I am American, and I always thought the difference between dialogue and dialog was one of meaning, the way Merriam-Webster has them listed:
2 entries found:
According to Merriam-Webster, dialogue means conversation, and dialog box means a window on a computer screen.
This is how I use/spell them.
However, at least some people see them as differences between British English and American English.
So my questions, I guess, are:
- First of all, is my understanding, and Merriam-Webster’s definition, correct?
- Is dialog used with any frequency by Americans to mean conversation?
- Is dialog not used in British English for the window on a computer screen?
- Is there any other difference I’m not aware of, or perhaps a better explanation for the two versions?
The only real justification for seeing dialog as “American” is that there are many words where US spelling seems more “logical” than British – largely thanks to Webster, though so far as I know he never addressed this particular issue.
Paraphrasing grammarist.com’s entry on another such word: all early editions of Noah Webster’s dictionary list catalogue, but by the 1890s catalog was commonplace in AmE texts (Webster often gets credit for changes he played no direct part in).
There aren’t many written instances of dialog prior its rapid uptake by software-oriented writers, but here’s one from 1910 Transactions and proceedings of the American Philological Association, where one might reasonably suppose the author to be perfectly literate.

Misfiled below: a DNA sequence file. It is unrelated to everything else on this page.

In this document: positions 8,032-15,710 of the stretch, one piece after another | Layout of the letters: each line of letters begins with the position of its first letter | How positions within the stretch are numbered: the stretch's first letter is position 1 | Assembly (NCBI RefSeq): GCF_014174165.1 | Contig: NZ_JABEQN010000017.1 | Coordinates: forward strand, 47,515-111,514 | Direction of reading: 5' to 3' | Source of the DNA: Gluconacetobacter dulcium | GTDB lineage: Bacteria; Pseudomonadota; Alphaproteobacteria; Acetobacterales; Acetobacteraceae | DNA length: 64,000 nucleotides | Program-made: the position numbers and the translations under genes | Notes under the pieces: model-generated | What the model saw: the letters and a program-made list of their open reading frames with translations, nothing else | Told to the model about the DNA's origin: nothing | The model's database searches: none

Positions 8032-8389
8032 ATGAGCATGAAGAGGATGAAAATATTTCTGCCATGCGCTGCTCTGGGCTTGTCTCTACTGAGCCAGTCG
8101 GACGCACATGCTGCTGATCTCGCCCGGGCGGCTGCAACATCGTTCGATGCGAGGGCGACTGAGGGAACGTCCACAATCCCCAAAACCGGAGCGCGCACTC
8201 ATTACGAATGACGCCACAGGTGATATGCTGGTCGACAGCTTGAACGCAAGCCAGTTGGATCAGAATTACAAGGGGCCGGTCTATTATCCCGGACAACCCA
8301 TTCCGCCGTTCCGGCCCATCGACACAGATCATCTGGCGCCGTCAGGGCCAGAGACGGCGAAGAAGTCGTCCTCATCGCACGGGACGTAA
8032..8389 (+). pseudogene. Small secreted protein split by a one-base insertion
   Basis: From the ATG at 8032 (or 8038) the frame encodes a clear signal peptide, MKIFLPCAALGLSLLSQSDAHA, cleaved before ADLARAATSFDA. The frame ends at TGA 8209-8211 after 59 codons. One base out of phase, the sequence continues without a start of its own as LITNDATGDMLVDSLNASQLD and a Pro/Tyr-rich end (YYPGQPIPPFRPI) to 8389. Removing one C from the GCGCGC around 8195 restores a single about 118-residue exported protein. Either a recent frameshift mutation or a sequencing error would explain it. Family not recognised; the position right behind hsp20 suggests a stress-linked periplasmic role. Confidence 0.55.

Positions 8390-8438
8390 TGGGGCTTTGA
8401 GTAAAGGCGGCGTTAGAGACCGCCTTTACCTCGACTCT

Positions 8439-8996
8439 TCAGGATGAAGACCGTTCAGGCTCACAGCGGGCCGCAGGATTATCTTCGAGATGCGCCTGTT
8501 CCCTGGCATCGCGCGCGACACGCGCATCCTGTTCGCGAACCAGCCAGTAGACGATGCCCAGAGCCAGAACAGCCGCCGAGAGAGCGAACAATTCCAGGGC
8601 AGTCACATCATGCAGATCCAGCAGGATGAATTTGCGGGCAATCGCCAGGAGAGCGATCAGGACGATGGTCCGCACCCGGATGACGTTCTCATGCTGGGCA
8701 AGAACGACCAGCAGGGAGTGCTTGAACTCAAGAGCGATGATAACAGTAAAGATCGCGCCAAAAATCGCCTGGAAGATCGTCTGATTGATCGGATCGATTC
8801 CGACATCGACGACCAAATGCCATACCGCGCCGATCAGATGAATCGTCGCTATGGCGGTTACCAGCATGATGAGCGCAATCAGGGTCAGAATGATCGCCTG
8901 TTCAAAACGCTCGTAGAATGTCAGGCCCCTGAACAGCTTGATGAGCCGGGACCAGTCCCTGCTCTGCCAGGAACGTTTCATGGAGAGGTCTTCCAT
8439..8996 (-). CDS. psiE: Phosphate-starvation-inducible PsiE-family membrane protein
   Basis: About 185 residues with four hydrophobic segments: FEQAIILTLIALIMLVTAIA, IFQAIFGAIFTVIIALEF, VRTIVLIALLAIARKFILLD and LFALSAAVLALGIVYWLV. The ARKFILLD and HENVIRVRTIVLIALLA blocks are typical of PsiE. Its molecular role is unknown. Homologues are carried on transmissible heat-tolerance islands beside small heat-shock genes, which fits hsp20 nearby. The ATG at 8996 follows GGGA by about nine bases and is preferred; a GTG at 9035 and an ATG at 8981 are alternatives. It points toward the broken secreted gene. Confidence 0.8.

I think it’s just that on average people involved in technical writing are more inclined to ignore precedent and go for what seems to them the logical spelling. Consequently we see the short form much more often in computer contexts such as dialog box, leading many people to suppose there are in fact two different words involved (or at least, that the word has two different spellings dependent on context).
It seems to me usage is currently in a “transition phase”, but most likely the shorter form will continue to encroach further into traditional, non-computer contexts, and will eventually be seen as standard for all contexts (but for most people, particularly Brits, this hasn’t happened yet).